Tesla Inc (NASDAQ:TSLA) works on a sensor that can detect children left behind a hot car. The company has submitted applications for approvals of the technology to the Federal Communications Commission (FCC). The new technology will use unlicensed radar sensors with a high wavelength that is allowed under existing rules.
The short-range interactive motion-sensing device will also be used to boost the cars’ theft-prevention systems. In the new technology, Tesla will use three receive antennas and four transmit driven by a radar front-end unit. The Californian automaker says they have used millimeter-wave radar technology because it has several advantages over other sensing systems.
The company said that the new technology will offer depth perception and will be able to see through soft materials covering a small kid. In addition, Tesla has indicated that its technology will minimize the risk of pediatric vehicular heatstroke. The company also noted that technology will protect children from injury through seatbelt reminders, advanced airbag deployment, and theft prevention systems.
Using sensors to measure body size
Tesla says the new technology will be used to measure body size to differentiate children from adults. According to the company, this will help improve the airbag deployment system in the event of a crash.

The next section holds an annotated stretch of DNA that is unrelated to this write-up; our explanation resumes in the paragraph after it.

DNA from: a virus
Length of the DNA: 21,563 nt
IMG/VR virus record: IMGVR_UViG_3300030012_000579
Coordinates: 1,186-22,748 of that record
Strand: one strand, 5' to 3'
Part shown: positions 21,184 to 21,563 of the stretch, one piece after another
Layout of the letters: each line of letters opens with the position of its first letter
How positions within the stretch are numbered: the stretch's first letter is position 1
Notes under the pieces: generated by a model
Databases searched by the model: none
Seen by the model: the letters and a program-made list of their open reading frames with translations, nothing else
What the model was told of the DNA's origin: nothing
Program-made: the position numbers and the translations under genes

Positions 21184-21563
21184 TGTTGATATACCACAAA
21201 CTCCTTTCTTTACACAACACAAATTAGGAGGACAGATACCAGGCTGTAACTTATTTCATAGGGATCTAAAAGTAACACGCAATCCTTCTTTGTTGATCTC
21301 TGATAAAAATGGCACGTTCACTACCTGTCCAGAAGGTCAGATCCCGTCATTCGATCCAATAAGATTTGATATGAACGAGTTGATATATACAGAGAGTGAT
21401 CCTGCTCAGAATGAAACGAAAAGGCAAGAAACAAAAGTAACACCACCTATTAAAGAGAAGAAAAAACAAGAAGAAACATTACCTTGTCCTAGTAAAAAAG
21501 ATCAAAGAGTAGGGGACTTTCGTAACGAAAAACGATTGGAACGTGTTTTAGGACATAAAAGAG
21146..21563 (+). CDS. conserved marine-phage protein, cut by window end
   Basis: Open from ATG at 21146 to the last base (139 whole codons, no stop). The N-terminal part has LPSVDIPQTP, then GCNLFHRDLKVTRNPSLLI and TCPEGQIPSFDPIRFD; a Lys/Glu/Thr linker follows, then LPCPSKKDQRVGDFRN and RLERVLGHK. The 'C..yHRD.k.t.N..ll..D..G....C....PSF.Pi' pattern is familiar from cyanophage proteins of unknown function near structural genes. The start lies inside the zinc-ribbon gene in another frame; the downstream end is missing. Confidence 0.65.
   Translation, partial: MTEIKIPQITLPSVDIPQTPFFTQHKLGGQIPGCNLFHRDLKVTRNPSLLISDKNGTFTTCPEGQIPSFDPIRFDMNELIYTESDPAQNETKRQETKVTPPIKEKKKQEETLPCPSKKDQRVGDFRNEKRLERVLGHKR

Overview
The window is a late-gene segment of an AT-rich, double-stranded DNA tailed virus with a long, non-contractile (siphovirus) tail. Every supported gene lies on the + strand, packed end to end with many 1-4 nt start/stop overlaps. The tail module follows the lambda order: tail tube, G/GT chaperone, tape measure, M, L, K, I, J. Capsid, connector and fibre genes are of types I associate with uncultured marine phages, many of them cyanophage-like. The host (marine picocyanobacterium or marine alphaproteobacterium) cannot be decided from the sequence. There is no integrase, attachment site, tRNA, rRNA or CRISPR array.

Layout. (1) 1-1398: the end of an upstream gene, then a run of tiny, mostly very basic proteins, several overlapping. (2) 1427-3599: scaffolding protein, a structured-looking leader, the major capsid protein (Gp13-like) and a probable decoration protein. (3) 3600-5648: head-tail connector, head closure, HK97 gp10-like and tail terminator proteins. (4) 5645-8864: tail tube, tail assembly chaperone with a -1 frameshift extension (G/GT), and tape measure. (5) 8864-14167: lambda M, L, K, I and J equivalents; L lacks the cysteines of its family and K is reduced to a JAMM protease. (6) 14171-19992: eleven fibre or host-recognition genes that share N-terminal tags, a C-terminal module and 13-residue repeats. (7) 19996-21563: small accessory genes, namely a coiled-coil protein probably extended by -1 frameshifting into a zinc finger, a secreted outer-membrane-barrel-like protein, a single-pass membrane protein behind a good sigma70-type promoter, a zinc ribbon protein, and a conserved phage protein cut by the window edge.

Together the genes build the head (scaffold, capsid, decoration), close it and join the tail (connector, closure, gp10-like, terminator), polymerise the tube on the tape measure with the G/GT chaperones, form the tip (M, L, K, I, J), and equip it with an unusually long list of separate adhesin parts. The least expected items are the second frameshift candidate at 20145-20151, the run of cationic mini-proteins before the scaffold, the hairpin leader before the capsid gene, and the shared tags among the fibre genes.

The company says the new technology is backed up by data from the National Highway Traffic Safety Administration, which found that more than 50 children died due to being left behind hot cars in 2018 and 2019. The FCC has called for public comments on the company’s request and will run through September 21st.
Tesla already has security features that use the interiors and exterior sensors. For drivers who want to leave their pets behind for some time, Tesla has included the Dog Mode that ensures a comfortable temperature for the pet. The Dog Mode will display a message for passerby on the jumbo display at the center. On the other hand, Sentry Mode is the car’s self-guarding system and uses exterior cameras to monitor movements in the surroundings and identify potential threats.